Reinvention: Caring for Loved Ones with Alzheimer's

Onto each of our parades some rain will fall . . . a deluge or even a hurricane. This series spotlights four women who rode out the storm and seized the chance to start something positive and meaningful 

by Amanda Robb
Meryl Comer Geoffrey Beene Alzheimer's
“I want our generation to act up and say this is unac-ceptable,” says Alzheimer’s activist Meryl Comer, shown here at Geoffrey Beene headquarters in New York City.
Photograph: Catherine Ledner

Five years ago, Comer’s mother was diagnosed with Alzheimer’s. Now she lives in her daughter’s dining room turned bedroom, cared for by Comer and the three rotating aides who also look after Gralnick. Struggling with this double difficulty, Comer finds support in a network of good friends. “ ‘Let’s go out and breathe,’ they tell me, so we go hiking,” she says. “But really, Geoffrey Beene saved my life. The foundation gave me a way to flip the heartache and make something positive.”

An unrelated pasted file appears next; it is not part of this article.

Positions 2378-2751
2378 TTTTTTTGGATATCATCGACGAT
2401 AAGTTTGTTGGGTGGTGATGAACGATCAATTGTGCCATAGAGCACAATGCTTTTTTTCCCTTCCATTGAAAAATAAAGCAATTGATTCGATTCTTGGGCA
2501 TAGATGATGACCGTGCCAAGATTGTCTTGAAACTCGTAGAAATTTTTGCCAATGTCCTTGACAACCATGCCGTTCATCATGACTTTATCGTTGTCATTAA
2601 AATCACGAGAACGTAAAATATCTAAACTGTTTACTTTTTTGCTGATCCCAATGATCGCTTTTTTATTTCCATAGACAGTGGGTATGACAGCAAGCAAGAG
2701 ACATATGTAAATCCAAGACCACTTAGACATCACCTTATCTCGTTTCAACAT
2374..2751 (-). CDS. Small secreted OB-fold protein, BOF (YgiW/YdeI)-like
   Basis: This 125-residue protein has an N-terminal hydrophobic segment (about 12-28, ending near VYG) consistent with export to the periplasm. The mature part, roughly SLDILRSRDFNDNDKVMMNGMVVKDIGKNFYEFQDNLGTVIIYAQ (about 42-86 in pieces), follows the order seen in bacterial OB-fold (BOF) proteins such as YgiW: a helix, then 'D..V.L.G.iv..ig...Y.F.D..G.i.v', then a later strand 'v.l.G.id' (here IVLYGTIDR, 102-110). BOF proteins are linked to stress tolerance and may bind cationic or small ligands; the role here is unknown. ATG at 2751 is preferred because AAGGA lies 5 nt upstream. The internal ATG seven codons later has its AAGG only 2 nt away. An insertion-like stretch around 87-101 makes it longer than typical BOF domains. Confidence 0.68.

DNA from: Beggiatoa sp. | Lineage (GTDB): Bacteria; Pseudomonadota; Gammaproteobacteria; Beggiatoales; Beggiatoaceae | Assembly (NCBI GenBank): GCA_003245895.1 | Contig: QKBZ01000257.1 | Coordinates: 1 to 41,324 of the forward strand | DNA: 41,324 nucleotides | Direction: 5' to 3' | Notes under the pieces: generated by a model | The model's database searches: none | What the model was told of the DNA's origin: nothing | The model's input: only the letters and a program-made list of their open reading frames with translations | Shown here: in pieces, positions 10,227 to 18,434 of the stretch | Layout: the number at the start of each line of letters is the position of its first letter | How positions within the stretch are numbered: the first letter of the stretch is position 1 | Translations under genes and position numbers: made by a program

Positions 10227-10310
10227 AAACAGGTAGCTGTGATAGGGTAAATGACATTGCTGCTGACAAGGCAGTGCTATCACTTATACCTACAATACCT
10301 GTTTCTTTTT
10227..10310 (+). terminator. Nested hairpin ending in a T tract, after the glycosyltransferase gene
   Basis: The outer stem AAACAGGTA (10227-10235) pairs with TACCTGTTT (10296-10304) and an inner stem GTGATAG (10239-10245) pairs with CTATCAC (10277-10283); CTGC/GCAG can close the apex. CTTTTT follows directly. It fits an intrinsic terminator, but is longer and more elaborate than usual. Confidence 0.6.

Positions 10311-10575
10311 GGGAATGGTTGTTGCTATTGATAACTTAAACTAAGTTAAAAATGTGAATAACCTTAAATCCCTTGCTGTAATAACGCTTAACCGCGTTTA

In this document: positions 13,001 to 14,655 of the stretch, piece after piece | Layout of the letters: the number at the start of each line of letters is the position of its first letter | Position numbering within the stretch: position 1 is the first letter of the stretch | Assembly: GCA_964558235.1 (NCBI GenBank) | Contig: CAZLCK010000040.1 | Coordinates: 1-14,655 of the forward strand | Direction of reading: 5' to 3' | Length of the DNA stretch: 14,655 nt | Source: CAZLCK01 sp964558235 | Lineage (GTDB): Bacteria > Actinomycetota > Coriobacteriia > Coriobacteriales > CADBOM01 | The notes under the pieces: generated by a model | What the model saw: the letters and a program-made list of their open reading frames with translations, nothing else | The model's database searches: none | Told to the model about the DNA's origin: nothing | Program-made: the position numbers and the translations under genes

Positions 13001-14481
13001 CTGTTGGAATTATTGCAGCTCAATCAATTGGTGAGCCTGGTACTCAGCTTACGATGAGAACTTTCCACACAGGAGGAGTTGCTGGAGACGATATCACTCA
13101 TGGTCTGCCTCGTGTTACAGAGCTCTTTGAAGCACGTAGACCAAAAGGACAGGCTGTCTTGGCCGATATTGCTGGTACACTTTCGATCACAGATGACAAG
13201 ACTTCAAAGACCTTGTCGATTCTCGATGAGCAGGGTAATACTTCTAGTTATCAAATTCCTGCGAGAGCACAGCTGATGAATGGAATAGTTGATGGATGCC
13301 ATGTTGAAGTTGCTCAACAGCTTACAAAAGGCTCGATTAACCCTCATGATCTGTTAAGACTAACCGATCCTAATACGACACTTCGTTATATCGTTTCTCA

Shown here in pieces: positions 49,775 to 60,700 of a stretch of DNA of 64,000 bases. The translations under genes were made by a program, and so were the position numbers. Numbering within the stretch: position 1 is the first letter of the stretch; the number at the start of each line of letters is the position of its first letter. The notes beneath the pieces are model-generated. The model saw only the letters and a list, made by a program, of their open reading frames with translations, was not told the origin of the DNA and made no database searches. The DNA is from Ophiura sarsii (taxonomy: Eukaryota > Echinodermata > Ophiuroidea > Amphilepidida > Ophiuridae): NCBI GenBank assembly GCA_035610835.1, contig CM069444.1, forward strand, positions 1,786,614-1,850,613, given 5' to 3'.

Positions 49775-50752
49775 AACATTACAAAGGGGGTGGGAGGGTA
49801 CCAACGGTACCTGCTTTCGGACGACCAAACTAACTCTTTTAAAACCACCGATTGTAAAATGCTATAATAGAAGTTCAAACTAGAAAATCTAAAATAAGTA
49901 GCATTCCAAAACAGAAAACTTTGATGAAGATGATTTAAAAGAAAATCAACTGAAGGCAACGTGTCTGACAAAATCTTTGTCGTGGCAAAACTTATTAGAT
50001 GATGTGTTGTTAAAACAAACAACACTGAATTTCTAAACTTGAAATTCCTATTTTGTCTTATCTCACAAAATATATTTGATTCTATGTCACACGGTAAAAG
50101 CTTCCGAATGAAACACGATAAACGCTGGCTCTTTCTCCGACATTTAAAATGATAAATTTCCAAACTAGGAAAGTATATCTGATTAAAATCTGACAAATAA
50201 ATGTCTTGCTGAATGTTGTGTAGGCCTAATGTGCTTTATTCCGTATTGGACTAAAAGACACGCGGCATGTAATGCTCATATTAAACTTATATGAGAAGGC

For more women who rode out the storm to start something positive, CLICK HERE

 

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First Published February 29, 2012

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